By Kel Hahn
Senior mining engineering major Caroline Gerwig comes from a family of engineers—literally. Both parents and two older sisters became engineers, and Caroline is following suit through her education at the University of Kentucky. The jury remains out on her brother, who is in high school.
Although engineering runs in the Gerwig family’s blood, Caroline stands out as the only mining engineer.
“When my older sisters were looking at colleges, we often visited as a family. At Virginia Tech, a representative mentioned an area called mining engineering, and I thought, ‘That sounds cool.’
That was in sixth grade. Nine years later, Caroline hasn’t changed her opinion.
“Everything I learn about mining engineering makes it even more cool to me. You do a little bit each field of engineering—chemical, electrical, civil—all in one major. That’s what I always wanted to do.”
Hailing from southeastern Pennsylvania, approximately an hour from Philadelphia, Caroline found UK a better fit than in-state Penn State for two reasons. The first had to do with program options. Not only is UK one of 13 schools with a mining engineering program, it also offers a minor in dance.
“In my research, I was only able to find three schools with minors in dance, and UK was one of them. I’ve been dancing since I was two. I love it and I don’t want to stop doing it, and this was a great way for me to continue dancing.”
The second reason? Significant scholarship support. In addition to a couple of scholarships from UK and the Department of Mining Engineering, Caroline has also received a scholarship from the College of Engineering.
“Combined, they all help me not worry constantly about how I’m going to pay for college. The other schools I applied to didn’t offer nearly as much in scholarships, so that was a huge factor in coming here.”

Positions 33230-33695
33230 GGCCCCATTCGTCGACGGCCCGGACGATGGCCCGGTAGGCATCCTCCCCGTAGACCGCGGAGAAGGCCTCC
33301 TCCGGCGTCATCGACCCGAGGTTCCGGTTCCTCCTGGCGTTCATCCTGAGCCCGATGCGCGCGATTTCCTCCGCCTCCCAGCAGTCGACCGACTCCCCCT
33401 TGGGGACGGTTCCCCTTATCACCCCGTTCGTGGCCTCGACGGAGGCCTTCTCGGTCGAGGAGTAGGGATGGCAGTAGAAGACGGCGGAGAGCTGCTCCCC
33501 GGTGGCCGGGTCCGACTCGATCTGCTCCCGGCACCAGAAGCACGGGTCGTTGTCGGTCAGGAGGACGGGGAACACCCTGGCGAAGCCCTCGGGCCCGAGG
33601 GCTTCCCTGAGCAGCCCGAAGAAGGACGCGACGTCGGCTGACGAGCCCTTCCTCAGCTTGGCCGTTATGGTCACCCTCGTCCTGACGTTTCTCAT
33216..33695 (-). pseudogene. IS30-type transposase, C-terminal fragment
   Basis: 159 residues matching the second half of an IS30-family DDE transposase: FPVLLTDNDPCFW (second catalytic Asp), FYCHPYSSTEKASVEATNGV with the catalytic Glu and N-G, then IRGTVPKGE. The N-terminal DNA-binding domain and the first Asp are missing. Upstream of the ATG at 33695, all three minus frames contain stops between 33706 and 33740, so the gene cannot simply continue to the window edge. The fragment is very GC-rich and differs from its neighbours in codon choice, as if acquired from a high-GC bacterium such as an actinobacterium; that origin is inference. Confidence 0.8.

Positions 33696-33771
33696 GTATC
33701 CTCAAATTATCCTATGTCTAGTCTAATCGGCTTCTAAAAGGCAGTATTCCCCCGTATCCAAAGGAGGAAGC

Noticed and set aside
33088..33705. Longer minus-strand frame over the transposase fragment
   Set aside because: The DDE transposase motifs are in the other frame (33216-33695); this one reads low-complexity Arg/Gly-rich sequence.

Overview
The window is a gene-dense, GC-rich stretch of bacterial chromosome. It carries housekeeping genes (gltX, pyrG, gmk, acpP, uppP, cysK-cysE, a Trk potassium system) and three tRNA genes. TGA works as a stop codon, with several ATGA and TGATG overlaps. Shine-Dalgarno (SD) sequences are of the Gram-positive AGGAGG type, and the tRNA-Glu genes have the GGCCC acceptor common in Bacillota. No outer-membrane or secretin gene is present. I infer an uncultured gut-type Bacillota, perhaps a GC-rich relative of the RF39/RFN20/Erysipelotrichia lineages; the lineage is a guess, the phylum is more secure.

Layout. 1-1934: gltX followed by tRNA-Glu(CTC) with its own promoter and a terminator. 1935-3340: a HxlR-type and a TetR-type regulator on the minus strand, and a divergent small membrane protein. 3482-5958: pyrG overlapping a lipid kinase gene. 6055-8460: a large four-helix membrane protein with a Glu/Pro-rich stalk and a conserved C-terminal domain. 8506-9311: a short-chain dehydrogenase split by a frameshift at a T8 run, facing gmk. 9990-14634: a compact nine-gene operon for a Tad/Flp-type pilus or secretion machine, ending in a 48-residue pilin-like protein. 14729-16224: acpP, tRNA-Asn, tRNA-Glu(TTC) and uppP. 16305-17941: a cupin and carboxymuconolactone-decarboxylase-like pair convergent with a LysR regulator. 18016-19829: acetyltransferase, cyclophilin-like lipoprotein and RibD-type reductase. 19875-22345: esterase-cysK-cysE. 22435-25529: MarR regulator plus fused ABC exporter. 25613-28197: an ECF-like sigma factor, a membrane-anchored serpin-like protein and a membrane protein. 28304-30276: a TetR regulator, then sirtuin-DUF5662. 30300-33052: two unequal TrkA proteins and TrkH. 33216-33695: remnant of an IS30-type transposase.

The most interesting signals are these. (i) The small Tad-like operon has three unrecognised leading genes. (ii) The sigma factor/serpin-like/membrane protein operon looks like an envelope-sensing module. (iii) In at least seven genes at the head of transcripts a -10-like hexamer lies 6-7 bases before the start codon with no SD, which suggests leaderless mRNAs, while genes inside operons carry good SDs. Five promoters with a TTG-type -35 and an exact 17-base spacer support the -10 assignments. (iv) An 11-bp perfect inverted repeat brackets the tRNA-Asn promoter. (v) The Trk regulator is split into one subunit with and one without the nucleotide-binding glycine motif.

That’s not to say Caroline doesn’t work, as many other UK students do during their time on campus. She served as a teaching assistant in the First-Year Engineering program and a research assistant for the department. But Caroline says there’s a difference.
“Being a TA and a research assistant were things I wanted to do; they were connected to my program. In fact, being a TA is how I decided I want to become a professor. The research assistant experience was something I wanted to have before applying for graduate school. Both are more fun than work.”
To broaden her undergraduate experience even further, Caroline traveled to Finland in 2019 as part of a month-long program exploring smart technology in the mining business—another opportunity she could afford thanks to scholarship funds. That trip will came on the heels of her second summer internship with aggregates producer Martin Marietta, one that took her to North Carolina. Knowing she will likely receive occasional managerial responsibilities, Caroline looks forward to implementing lessons she learned in EGR190: Understanding Leadership.
“The leadership class helped me learn about communication and about how to improve myself so I can lead others no matter what position I have. Already I’m able to look at how I can improve my ability to help others.”
Thanks to UK scholarships, Caroline has been free to focus on what really matters to her: preparing to serve as an outstanding mining engineer and professor. May she never stop dancing.